Hillary Clinton's History of Talking About Glass Ceilings
She says she hopes to break the "highest, hardest" one.
— -- This presidential election has been historic in a number of different ways--one of the most notable is the first time a woman has been nominated for the presidency.
On Nov. 8, an even higher glass ceiling may be broken: the first woman elected as President of the United States.
Hillary Clinton has spoken about her effort to break the "highest, hardest glass ceiling" for years, notably during her concession speech at the 2008 presidential race when then-Sen. Barack Obama became the Democratic nominee.
When she officially became the first female nominee of a major party at the Democratic National Convention in Philadelphia, the symbolism wasn't lost on convention organizers. She spoke to the convention via video after a virtual glass ceiling was broken on screen.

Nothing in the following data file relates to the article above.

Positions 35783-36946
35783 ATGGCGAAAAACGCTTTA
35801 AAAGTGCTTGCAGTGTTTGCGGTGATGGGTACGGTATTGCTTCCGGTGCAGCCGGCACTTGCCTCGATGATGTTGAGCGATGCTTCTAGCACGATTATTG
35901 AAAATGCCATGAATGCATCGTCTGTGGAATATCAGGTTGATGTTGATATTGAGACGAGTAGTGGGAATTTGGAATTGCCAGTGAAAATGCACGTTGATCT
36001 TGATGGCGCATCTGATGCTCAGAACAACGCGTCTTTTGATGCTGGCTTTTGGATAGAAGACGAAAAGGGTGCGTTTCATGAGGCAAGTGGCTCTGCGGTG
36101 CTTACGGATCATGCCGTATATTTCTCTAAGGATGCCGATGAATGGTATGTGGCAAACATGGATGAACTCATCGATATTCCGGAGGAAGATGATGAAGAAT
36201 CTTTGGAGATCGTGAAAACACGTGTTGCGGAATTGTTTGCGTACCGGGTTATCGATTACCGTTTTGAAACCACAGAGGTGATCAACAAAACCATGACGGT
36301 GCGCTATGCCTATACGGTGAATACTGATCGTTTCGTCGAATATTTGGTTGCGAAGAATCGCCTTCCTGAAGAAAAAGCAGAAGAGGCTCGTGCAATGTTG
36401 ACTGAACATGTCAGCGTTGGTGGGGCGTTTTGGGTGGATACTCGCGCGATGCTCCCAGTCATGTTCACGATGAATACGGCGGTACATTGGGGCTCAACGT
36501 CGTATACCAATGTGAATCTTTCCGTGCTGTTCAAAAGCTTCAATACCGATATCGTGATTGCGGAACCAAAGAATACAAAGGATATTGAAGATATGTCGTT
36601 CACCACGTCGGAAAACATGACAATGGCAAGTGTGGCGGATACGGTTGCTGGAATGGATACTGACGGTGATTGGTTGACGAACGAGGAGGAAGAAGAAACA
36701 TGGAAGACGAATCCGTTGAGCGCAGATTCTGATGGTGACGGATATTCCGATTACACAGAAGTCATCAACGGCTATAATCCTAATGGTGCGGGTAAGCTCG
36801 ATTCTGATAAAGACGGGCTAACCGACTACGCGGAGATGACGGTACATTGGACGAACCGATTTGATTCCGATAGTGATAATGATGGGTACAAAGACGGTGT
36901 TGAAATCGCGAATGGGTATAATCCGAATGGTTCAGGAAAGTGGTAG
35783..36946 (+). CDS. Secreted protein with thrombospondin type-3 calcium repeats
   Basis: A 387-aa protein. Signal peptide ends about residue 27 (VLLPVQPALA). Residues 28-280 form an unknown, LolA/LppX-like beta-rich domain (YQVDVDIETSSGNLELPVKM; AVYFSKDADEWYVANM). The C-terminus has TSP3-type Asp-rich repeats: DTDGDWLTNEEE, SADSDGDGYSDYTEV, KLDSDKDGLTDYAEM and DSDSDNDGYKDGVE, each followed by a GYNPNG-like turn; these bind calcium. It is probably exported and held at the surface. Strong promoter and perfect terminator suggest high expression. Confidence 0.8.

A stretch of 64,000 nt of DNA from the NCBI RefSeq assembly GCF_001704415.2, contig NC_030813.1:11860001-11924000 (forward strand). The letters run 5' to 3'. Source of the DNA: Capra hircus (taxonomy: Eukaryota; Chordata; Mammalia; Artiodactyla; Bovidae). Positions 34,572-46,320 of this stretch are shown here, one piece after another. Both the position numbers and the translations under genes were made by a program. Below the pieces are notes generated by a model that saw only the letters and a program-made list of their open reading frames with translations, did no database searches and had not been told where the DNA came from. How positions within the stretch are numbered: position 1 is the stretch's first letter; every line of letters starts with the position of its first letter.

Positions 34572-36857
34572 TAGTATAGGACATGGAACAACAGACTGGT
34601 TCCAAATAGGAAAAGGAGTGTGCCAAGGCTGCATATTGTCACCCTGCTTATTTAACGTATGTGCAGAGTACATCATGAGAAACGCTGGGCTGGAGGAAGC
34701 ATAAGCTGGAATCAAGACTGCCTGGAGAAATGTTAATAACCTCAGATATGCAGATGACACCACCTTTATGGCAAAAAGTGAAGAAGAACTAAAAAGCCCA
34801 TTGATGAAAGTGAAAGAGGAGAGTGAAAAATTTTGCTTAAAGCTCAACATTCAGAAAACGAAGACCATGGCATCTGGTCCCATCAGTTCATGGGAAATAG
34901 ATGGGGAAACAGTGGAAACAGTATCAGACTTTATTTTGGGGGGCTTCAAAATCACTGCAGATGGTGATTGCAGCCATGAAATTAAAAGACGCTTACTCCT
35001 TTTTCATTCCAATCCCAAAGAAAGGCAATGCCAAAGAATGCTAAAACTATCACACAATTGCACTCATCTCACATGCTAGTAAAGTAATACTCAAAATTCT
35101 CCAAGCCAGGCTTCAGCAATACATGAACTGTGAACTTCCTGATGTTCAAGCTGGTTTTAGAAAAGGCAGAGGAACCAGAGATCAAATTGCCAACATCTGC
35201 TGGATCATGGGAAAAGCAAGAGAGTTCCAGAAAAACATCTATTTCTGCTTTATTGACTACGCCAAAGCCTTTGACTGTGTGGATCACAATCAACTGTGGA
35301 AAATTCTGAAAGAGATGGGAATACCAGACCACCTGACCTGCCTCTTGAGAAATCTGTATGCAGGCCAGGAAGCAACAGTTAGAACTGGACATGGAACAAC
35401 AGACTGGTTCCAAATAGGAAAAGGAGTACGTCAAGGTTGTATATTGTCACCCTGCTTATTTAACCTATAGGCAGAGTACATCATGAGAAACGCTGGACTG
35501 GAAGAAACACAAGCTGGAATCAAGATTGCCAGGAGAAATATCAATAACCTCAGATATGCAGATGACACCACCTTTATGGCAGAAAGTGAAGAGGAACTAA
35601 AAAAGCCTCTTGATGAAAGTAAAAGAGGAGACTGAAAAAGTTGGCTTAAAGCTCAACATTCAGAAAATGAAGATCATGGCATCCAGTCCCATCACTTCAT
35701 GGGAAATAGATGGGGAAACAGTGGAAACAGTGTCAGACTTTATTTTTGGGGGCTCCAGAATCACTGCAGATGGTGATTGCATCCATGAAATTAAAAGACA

Now her team is teeing up another symbolic entrance, having arranged her Election Night party at New York City's Javits Center, a convention center made largely of glass.
Though Clinton may seem to be emphasizing the idea more while campaigning, she has been a women's rights and gender equality advocate for decades.
One of her more memorable quotes was as First Lady in a 1995 speech to the United Nation's Fourth World Conference on Women in Beijing.
"Human rights are women's rights and women's rights are human rights," she said, "once and for all."